University of Pittsburgh Medical Center (UPMC) reported $212 million in bad debts for the fiscal year 2014. The numbers are not deniable – the reason for bad debt is higher deductibles. While choosing their medical insurance plan, most people tend to choose the plan with the least annual premium, what they fail to realize is lower premium means higher deductible. Result – Increasing number of bad debts. In such cases, there are a few things that one can do to try and minimize the risk of bad debts.
Insurance Eligibility Check
There are electronic tools available in the market which can help you check the patients’ eligibility within seconds. Prior verification of eligibility will help providers and patients understand what their out of pocket expenses could be.
Prior Information to the Patients
Once checked, talk to the patient about the estimated cost that he/she will have to pay for the treatment. Also, let the patient know that there could be some additional unexpected costs that may or may not occur. Once the patient approves the cost, the treatment can proceed. This also enables the patient to know whether there are any problems with the insurance policy that need to be fixed.
Convince the patient that his/her end of the payments will need to be made while the service is provided to him/her. Once the patient leaves your premises the probability for bad debt increases, which can be resolved only through a legal process.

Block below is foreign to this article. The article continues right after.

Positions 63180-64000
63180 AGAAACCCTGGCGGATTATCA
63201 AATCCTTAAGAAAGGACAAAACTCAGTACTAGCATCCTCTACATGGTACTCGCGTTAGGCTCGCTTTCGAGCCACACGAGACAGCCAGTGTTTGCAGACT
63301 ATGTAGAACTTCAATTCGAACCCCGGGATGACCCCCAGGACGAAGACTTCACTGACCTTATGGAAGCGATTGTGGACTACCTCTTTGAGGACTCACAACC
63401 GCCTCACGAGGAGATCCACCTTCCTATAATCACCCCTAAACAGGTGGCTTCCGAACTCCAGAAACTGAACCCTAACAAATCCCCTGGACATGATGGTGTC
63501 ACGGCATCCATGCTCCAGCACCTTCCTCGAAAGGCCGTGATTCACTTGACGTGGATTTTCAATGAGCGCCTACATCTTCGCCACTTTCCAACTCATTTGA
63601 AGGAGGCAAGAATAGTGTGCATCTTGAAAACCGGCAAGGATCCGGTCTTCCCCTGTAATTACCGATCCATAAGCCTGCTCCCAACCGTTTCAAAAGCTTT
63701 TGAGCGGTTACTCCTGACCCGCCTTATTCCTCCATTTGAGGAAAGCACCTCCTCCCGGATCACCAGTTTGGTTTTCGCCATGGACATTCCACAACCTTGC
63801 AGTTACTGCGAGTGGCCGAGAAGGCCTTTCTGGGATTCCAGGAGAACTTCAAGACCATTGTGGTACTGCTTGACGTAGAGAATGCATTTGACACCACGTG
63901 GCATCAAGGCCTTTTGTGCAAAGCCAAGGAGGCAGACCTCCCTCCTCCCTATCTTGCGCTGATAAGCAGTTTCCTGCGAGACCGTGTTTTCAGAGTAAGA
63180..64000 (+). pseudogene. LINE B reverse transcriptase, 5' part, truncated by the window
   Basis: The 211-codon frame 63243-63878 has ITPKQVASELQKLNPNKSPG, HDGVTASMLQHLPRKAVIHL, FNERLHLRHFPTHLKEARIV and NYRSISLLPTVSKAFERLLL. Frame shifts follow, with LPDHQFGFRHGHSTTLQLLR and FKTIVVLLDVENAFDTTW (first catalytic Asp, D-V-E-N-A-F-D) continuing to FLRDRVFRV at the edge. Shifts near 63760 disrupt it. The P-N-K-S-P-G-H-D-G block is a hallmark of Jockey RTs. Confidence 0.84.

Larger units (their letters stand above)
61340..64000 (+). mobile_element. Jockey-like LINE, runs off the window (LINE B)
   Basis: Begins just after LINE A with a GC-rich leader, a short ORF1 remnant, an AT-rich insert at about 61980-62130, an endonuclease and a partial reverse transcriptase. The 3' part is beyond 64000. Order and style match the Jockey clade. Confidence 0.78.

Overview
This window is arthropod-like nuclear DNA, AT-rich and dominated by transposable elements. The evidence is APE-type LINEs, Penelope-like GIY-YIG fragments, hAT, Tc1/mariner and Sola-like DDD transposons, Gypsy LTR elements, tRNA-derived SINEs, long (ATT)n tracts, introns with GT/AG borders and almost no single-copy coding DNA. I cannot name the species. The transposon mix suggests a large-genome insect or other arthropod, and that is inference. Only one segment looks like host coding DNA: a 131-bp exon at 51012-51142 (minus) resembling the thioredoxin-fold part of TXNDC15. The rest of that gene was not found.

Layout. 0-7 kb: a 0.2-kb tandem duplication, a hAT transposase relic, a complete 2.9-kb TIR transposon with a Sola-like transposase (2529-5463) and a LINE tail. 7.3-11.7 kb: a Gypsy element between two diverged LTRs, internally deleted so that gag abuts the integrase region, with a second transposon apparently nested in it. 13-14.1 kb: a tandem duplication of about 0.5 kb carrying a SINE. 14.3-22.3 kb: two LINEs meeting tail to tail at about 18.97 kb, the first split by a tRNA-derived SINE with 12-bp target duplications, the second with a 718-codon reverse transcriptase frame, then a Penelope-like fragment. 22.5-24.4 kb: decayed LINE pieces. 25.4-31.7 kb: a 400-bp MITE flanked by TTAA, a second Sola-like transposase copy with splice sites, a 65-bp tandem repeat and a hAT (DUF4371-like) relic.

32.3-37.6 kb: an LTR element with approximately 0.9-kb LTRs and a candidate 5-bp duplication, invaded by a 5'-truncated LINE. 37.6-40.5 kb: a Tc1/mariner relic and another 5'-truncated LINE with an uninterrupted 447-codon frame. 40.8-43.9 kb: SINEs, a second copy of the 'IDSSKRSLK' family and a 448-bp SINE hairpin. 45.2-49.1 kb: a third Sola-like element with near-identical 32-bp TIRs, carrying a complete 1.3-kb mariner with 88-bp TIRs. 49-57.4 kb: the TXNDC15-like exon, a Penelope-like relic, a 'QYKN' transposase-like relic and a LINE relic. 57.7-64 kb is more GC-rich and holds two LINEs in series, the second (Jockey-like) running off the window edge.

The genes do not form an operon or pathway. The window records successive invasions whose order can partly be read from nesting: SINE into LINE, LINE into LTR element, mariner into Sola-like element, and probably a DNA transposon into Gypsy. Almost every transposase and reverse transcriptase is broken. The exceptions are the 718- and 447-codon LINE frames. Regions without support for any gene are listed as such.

Offering a payment plan will ease the patient’s liability. Request the partial payment from the patient, depending on the estimate that you made earlier looking at his insurance status.
Train the front desk staff to be as polite or rigid depending on the demand of the situation. It’s finally they who deal with such issues. Having active and spontaneous people at the front desk will help reduce issues.
Taking external help for resolving patient payment related issues can turn out to be the best way forward. MedConverge offers one of the best help desks and patient web portal. For more details, contact us (800) 898-0709 or [email protected]